February 11, 2021
WARNING: This story contains graphic content and images.
When a car crossed two lanes to cut him off on a street in St. Catharines, Ont., in 2013, Don Plato thought nothing of laying his hand on the horn.
After the other driver slammed the brakes, Plato was forced into a screeching stop to narrowly avoid a collision.
Then the incident took a violent turn.
The other driver got out and walked back to Plato's vehicle. The man reached in through the open window.
"He grabs me by the hair and ears and just like [that] he's trying to pull me out of the truck," Plato later told Niagara Regional Police.
"The scary thing was, if we would've been out in a dark neighbourhood where there was no witnesses, I don't know where this guy would've stopped."
The man trying to pull Plato out of his truck was Nathan Parker, an off-duty Niagara Regional Police officer.
Unbeknownst to Plato, the constable had a history of violence against members of the public. Despite being disciplined by his police force, Parker had kept his job.
His case is one example of how police with serious disciplinary records are permitted to stay on the job, and how their discipline is often dispensed out of the public eye, an investigation by CBC’s The Fifth Estate has found.
During Parker's career, complaints from members of the public that he was unnecessarily violent against them have led to four disciplinary hearings. Three hearings resulted in convictions under the Police Services Act.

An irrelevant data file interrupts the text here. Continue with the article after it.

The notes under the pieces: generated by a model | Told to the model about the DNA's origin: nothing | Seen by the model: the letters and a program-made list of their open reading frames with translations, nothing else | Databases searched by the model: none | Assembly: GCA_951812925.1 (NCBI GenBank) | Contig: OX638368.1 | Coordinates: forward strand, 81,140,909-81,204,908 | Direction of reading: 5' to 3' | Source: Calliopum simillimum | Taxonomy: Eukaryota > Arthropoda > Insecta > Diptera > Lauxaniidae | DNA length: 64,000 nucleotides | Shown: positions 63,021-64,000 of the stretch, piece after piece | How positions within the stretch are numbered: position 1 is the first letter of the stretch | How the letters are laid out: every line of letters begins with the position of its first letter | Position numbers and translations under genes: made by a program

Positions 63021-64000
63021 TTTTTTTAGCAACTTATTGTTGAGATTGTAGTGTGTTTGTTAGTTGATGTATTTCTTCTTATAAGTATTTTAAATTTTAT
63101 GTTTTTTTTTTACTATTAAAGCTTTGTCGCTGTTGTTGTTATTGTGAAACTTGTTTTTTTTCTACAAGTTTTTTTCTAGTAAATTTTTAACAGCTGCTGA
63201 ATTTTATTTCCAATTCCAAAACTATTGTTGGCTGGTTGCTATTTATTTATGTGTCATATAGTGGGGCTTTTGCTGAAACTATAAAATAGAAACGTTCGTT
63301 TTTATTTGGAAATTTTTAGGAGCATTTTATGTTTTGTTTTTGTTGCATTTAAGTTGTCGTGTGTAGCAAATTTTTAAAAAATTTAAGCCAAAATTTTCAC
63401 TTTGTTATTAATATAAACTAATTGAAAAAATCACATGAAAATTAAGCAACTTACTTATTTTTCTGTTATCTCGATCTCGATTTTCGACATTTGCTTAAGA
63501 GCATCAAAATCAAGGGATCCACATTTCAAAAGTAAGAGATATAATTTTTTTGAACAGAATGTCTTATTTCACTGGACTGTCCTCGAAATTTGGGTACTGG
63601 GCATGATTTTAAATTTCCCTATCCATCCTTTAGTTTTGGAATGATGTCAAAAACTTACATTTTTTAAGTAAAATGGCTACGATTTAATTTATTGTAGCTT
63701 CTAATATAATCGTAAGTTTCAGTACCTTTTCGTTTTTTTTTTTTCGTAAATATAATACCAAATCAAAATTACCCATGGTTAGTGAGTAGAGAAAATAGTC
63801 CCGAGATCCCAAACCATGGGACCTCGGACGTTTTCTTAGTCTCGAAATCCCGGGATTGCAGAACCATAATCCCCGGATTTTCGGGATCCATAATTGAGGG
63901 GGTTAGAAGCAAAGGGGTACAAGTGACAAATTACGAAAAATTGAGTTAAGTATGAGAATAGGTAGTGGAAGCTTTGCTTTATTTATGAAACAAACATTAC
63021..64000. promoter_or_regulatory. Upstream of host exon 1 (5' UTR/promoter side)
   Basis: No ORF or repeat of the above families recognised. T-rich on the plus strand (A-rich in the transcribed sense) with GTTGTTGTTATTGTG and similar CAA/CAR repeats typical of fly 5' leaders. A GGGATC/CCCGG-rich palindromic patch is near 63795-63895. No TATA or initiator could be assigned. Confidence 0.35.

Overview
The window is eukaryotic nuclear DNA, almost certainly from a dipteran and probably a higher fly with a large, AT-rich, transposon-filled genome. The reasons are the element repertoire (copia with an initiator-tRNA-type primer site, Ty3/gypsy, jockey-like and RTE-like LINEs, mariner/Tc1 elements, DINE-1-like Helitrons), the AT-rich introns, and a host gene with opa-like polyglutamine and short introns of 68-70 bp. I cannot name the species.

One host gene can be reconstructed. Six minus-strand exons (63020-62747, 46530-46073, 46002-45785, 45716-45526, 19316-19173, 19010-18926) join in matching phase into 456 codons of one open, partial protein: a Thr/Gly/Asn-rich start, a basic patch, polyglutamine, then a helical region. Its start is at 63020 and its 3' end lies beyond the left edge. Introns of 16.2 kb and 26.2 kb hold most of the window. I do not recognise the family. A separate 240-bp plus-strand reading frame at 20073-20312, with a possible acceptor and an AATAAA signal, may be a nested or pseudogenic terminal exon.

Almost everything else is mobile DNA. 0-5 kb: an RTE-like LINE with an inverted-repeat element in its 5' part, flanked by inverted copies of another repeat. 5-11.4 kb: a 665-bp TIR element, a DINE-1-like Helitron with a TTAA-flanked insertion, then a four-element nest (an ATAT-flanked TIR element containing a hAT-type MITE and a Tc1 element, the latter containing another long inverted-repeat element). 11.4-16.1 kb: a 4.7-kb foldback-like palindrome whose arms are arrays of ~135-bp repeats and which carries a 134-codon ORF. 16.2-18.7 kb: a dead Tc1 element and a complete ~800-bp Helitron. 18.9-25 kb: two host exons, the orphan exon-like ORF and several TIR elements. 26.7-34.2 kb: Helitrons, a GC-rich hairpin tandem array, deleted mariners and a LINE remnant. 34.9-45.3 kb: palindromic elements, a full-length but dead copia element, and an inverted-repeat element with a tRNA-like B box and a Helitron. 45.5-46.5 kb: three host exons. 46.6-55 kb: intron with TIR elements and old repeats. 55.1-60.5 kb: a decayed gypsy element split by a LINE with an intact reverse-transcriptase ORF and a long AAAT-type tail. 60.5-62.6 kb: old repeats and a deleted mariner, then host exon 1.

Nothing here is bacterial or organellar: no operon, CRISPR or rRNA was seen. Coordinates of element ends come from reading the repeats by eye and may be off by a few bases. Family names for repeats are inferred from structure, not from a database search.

In the discipline hearings, officers spoke of his potential for rehabilitation and allowed him to keep his job. He was also sent for anger management training twice.
Parker, 54, is scheduled to go to trial in September on charges of assaulting a fellow officer with a weapon.
"All eyes are on Niagara now," Toronto criminal and disciplinary litigation lawyer Danielle Robitaille told The Fifth Estate's Mark Kelley. "The question is, why didn't they spot the red flags sooner?"
Parker and his lawyer did not respond to interview requests.
I: An inside look
In 2013, St. Catharines resident Norm Koop pulled over to help when he saw the road rage incident between Parker and Plato and called 911. The Fifth Estate has obtained copies of two 911 calls placed from the scene.
Koop said he was surprised to learn the man trying to haul Plato from his car was a police officer.
"He claims he was an officer," a witness told the 911 dispatcher. "There's no way an officer would grab a guy by the head like that."
Koop said he tried to intervene, but alleged Parker shoved him in the chest.
"He let the guy go and he looked at me with this crazy look and he walked towards me, he didn't run," Koop said in an interview with The Fifth Estate. "Then all of a sudden, kaboom, he nailed me really good."
The Fifth Estate obtained a video of the police interview with Plato, the driver who Parker tried to pull out of the truck.
Police officers responded to the scene and took the witnesses' statements. But Plato also later went to a police detachment to ensure officers received his complaint about Parker’s behaviour.
Police took Plato to an interview room where an investigator cautioned him that he might be charged with dangerous driving for his role in the conflict.
"Before I get any type of statement from you, I want you to be aware of the jeopardy that you may be facing," Niagara Regional Police Det. Sgt. Budd Rung said on the video. "I'm not saying you are facing anything, but I want you just to be aware of that."
Plato then insisted he was not at fault, and that all he did was honk at a car for cutting him off.
"I don't know who he is, he comes out of the truck, like a madman," Plato told the officer.